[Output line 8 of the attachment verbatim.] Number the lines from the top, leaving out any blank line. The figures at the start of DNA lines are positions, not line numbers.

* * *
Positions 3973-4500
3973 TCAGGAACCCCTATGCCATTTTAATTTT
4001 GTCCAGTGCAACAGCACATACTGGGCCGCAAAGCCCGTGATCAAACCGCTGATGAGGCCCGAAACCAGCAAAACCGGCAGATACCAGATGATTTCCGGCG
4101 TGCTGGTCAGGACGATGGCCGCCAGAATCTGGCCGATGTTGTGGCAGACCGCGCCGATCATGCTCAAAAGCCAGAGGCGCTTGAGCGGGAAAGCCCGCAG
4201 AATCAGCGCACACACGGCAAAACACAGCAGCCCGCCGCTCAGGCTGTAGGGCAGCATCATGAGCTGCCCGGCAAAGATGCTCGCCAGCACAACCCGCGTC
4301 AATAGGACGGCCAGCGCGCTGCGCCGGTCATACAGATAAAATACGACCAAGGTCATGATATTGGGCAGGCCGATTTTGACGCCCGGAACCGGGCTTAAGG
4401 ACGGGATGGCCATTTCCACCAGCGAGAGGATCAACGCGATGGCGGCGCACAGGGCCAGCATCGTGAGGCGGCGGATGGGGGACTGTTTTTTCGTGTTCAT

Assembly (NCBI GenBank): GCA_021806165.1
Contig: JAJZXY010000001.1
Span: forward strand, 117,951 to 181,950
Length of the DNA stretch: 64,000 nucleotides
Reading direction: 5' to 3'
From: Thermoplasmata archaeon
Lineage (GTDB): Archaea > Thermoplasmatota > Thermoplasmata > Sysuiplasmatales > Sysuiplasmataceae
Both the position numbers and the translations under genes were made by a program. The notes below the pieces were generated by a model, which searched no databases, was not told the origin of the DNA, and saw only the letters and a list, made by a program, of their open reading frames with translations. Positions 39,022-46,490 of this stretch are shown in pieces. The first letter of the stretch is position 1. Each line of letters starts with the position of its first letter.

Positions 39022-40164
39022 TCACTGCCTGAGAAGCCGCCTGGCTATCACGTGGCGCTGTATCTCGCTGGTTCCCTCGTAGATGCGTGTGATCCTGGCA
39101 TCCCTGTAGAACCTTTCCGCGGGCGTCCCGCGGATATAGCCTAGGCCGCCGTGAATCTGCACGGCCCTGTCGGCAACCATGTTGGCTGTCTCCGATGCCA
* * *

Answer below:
Assembly (NCBI GenBank): GCA_021806165.1